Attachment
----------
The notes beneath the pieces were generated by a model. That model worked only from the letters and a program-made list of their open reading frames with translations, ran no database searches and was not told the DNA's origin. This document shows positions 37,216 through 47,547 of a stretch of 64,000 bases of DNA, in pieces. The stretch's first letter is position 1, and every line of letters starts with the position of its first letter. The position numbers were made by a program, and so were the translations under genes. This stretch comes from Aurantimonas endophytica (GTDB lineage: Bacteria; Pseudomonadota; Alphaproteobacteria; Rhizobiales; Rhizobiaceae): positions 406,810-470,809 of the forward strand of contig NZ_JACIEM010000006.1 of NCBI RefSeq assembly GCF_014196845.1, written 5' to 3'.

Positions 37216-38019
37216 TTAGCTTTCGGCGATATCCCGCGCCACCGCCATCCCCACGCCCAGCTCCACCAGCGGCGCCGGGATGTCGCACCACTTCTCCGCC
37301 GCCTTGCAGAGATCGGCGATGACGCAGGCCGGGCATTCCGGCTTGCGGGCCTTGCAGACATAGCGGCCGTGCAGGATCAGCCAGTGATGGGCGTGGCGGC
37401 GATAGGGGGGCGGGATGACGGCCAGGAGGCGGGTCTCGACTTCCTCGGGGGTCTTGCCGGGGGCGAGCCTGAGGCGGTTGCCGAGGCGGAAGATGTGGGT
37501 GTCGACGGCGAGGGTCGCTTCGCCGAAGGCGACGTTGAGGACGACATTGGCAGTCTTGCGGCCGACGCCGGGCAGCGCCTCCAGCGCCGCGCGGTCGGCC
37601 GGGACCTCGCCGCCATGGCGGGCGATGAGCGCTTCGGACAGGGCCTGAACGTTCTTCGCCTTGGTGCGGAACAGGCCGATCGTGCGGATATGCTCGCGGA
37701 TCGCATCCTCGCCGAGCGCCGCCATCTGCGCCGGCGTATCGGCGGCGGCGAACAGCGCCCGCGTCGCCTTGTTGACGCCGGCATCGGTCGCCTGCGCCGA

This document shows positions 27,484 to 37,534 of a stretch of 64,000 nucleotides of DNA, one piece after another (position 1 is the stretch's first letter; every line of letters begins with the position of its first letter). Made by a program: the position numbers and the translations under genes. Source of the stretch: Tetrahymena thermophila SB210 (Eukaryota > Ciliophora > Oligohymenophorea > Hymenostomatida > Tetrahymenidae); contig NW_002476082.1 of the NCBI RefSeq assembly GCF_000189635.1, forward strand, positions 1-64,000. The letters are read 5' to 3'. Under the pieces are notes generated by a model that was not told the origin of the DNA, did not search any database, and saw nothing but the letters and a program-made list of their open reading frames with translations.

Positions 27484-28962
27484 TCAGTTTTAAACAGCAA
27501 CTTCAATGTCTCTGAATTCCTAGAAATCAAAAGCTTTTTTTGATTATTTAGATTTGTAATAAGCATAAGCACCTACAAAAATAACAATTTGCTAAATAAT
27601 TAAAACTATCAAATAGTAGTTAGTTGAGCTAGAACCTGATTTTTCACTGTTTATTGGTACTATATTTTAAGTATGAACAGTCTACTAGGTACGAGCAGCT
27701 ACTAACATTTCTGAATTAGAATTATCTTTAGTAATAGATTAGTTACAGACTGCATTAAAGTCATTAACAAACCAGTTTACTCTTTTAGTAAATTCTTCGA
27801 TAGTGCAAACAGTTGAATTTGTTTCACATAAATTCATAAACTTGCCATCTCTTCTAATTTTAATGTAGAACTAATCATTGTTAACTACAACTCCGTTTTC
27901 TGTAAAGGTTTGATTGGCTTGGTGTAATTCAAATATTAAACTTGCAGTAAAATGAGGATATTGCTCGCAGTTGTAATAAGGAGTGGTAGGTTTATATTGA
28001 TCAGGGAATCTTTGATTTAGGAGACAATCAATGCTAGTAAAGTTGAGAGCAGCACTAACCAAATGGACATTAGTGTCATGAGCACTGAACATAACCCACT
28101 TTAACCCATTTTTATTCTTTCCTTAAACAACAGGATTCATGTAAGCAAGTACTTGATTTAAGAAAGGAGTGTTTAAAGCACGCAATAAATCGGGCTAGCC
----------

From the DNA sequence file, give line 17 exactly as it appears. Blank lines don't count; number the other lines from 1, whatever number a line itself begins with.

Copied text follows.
28001 TCAGGGAATCTTTGATTTAGGAGACAATCAATGCTAGTAAAGTTGAGAGCAGCACTAACCAAATGGACATTAGTGTCATGAGCACTGAACATAACCCACT